Koen Verbeeck (3/5/2014)
Interesting question, but I do not agree entirely with the answer.
Setting the commit size to a lower value will commit batches before the entire load is done. What if something fails and I want to roll everything back?
Splitting the load up in smaller chunks but in manageable transactions seems to make more sense.
That was my reaction too on discovering that splitting the stream into small chunks was not the "corect" answer. when I split the thing, I know where it got to before any failure; when I use a mgic number under teh covers I have some working out to do to find out how to recover. I believe the latter is more complicated than teh former, so that the "corect" answe is not by any means the simplest way to achive the objective except in that extremely rare case (for most of us it mever happens) where coping with failure is not required for some reason.
Okay, after Tom's explanation here, I realize the problem. I didn't word the incorrect answer as well as I could have.
What I had in my head was: Use conditional splits to split the stream into multiple streams to deliver via multiple OleDB targets as separate transactions.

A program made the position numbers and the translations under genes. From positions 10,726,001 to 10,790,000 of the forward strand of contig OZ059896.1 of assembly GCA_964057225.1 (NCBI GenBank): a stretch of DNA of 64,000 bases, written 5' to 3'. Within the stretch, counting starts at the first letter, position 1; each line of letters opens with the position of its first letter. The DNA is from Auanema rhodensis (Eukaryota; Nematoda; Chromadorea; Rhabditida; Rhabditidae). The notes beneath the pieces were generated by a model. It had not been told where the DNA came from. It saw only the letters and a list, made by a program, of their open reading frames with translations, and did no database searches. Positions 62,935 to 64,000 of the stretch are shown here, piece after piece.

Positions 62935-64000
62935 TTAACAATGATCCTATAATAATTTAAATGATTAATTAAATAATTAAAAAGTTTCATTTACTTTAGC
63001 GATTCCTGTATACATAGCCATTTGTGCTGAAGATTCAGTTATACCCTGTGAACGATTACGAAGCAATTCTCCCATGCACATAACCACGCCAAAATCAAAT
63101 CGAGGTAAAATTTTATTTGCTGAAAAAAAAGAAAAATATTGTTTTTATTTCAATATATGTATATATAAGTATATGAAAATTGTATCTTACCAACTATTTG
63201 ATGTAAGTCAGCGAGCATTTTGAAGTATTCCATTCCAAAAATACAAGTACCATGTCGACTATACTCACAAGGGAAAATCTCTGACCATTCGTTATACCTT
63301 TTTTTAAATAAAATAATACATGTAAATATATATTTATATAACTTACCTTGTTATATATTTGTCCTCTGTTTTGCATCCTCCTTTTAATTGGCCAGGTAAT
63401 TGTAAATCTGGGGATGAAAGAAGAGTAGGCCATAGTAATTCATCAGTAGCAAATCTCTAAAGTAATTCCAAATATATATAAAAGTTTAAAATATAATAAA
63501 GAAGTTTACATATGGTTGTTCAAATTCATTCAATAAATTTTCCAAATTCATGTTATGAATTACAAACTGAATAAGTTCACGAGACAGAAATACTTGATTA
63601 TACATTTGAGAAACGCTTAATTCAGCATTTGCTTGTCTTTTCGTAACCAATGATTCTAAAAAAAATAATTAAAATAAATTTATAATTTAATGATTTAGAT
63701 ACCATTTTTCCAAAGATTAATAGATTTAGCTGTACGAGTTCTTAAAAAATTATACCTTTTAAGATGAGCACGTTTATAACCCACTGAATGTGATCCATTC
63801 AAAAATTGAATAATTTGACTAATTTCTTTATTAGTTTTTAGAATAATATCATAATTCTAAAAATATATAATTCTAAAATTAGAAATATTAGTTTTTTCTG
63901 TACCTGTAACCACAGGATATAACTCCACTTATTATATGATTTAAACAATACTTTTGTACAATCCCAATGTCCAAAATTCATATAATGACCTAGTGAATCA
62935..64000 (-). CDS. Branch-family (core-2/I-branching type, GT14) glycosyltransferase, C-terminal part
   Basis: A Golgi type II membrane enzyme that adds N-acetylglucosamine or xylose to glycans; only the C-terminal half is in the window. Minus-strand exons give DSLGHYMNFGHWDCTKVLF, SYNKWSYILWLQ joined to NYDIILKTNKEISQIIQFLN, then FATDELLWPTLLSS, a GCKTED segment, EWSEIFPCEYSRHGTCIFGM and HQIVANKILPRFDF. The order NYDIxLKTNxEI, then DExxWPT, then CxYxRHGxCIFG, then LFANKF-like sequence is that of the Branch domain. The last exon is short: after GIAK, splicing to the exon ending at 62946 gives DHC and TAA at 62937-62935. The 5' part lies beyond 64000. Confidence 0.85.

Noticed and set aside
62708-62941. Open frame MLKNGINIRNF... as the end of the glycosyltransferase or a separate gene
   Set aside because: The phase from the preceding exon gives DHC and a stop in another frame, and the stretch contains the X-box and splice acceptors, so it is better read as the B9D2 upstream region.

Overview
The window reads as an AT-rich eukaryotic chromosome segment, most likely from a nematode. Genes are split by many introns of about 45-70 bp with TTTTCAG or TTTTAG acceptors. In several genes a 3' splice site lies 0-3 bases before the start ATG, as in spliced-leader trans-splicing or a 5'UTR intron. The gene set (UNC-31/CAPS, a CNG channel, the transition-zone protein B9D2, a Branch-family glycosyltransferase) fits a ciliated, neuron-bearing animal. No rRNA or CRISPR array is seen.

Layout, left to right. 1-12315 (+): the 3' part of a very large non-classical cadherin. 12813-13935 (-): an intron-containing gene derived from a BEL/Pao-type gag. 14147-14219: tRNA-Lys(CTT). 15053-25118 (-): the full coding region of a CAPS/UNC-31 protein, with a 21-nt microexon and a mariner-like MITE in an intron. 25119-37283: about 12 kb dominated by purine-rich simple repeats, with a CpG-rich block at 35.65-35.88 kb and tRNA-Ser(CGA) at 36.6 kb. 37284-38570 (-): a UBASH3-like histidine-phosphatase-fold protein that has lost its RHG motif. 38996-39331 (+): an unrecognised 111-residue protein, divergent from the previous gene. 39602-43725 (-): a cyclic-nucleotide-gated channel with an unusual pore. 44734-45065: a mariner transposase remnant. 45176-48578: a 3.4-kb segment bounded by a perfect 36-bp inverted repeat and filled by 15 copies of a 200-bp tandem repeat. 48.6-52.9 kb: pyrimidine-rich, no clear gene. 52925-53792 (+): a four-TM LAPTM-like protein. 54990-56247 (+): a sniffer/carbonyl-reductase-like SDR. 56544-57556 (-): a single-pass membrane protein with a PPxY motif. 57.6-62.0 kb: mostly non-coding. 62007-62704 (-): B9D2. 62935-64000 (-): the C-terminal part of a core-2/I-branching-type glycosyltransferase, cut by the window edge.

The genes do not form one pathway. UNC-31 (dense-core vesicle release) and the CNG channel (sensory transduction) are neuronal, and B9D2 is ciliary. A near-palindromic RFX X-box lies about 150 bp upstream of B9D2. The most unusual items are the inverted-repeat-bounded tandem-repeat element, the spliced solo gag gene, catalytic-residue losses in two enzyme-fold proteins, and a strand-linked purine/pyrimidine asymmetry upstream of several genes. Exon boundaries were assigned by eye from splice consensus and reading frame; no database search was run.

There's the confusion, Koen, that you mentioned a while back. 🙂
In my experience, however, when a load fails you reload it from scratch, even something this large. The reason being you can't be sure what's missing and what's not. Let's take the multi-stream example of what's missing. How do you know which other chunks succeeded and which didn't? Do you rely on the order in the origination file? If it's a query, you can't rely on order at all, how do you control for what chunks you will get? Do you turn off certain streams, redeploy the package, and rerun for the missing pieces after hours of painstaking double checks?
This is not something in most places that would have been done. If the error repeated a few times, a new design would be put into play, sure. But for a one off to a staging table? No, you'd rerun the process after fixing the bad data row (or making sure the network wasn't going to burp again, the usual culprit for my life) and keep on trucking.
- Craig Farrell
Never stop learning, even if it hurts. Ego bruises are practically mandatory as you learn unless you've never risked enough to make a mistake.
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